Richard Hill appointed Emeritus Professor
Congratulations to Professor Richard Hill, who has been awarded the status of Emeritus Professor.
Professor Hill became Professor of New Zealand Studies at the Centre in 2006. His research has had a particular focus on Treaty of Waitangi issues and the history of Crown-Māori relations in the twentieth and twenty-first centuries. He was the chief historian and a senior negotiator for the Crown in the pioneering Treaty of Waitangi negotiations with iwi from 1989. He was a member of the Waitangi Tribunal from 2008 to 2014, and sat on the panel hearing Te Raki o Te Paparahi (Northland) claims. He has also been an advisor for the Ministry for Culture and Heritage’s Te Tai Whakaea/Treaty Settlement Stories Project.
Professor Hill’s research interests also include the history of policing and social control in colonial Aotearoa New Zealand, international comparative policing history within and across empires, and the history of security intelligence in New Zealand.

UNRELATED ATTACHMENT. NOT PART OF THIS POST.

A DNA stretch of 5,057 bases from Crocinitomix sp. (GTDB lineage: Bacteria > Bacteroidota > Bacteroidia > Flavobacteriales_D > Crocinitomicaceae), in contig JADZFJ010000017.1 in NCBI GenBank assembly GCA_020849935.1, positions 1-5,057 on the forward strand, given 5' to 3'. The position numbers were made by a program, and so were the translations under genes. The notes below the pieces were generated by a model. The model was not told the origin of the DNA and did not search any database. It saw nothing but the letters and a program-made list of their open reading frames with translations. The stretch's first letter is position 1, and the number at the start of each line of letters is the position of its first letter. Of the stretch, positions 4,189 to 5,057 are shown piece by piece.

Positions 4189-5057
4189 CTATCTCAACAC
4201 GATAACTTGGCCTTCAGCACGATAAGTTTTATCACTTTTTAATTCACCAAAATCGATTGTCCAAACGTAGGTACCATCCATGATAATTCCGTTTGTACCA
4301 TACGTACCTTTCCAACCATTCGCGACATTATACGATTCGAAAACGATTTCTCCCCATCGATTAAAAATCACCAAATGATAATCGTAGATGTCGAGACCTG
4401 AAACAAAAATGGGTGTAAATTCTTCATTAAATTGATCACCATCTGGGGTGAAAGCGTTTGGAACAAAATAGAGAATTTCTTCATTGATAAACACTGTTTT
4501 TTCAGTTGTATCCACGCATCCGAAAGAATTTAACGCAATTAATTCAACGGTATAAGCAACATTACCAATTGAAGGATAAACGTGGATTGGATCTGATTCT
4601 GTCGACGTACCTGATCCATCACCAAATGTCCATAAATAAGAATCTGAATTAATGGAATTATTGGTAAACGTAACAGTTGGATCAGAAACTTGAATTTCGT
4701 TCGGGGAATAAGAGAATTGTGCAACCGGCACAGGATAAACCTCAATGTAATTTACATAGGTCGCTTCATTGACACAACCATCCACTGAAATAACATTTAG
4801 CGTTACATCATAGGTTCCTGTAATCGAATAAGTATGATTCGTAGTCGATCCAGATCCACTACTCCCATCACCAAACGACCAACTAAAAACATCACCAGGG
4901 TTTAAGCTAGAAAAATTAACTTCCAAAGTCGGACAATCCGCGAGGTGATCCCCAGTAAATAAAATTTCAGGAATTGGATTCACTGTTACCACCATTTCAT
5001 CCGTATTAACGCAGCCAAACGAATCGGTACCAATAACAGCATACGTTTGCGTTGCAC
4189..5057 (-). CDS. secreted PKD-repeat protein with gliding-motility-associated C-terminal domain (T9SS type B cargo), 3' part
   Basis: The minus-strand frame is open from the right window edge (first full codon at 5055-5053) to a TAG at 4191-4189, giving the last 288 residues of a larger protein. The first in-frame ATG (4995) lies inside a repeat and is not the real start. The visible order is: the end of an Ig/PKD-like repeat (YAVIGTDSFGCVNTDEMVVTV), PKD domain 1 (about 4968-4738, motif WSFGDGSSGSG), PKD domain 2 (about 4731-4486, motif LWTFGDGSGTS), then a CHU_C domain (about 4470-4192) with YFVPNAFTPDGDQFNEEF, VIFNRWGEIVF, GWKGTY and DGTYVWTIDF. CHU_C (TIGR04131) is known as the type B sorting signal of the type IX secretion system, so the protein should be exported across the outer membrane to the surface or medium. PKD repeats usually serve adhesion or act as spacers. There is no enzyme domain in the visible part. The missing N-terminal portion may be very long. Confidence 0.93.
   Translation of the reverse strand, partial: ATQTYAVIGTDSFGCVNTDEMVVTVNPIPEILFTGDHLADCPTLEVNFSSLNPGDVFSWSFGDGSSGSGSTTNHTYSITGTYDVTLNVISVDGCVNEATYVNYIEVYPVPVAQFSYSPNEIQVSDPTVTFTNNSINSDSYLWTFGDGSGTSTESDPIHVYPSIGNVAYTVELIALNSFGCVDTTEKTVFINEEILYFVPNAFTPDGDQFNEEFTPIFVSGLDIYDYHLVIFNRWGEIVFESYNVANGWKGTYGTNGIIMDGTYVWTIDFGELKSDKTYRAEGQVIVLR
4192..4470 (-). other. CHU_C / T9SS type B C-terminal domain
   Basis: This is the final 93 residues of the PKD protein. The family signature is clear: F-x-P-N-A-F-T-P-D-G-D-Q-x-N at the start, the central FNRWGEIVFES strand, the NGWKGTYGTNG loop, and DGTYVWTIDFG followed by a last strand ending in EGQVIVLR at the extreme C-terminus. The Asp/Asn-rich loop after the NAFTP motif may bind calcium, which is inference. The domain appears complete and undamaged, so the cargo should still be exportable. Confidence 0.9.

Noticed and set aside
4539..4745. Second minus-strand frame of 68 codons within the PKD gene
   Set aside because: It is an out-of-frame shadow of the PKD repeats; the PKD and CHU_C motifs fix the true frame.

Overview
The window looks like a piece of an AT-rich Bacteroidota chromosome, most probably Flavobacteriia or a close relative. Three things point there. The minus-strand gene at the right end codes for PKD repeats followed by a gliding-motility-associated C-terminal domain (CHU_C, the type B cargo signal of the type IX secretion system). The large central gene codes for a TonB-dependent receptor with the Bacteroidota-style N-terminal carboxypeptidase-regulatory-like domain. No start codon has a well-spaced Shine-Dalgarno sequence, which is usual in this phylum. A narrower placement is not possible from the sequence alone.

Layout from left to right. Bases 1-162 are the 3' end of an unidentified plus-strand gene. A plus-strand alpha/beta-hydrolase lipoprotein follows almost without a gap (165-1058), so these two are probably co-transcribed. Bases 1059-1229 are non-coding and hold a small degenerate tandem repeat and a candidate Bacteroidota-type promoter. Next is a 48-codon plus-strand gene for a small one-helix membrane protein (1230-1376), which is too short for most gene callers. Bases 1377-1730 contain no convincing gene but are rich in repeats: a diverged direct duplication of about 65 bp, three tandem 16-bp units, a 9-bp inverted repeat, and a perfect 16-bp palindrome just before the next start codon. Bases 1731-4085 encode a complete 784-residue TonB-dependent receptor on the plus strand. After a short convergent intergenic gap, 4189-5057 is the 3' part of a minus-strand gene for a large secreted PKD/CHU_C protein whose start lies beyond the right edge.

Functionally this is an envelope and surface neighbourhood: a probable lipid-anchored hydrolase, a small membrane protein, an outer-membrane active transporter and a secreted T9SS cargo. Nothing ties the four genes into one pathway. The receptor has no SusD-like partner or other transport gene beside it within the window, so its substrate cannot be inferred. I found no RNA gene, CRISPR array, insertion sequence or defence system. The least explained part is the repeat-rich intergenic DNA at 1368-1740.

Professor Hill has written four books on policing history in New Zealand and two on the history of Crown-Māori relations, as well as co-editing several books and publishing numerous chapters, journal articles and academic papers. He is general editor of the Stout Research Centre’s online Treaty Research series and Security and Surveillance History series and continues to carry out these and other duties at the Centre in an honorary capacity.
Professor Hill is a Life Member of Clare Hall, University of Cambridge, and has held fellowships at other Cambridge colleges and at the University of Oxford. He is a member of various international police history networks, and was made a Life Member of the Labour History Project in 2013. He has won a number of awards and grants, including four from the Royal Society Te Apārangi’s Marsden Fund.
“I am delighted and honoured to be able to continue my long association with Te Herenga Waka—Victoria University of Wellington in this new capacity,” says Professor Hill.
Professor Hill retired in 2020. He is currently co-writing, with Stout Research Centre for New Zealand Studies visiting scholar Dr Steven Loveridge, a two-volume history of security intelligence in New Zealand, and the draft of the first is now completed. He is also working on a monograph on imperial policing.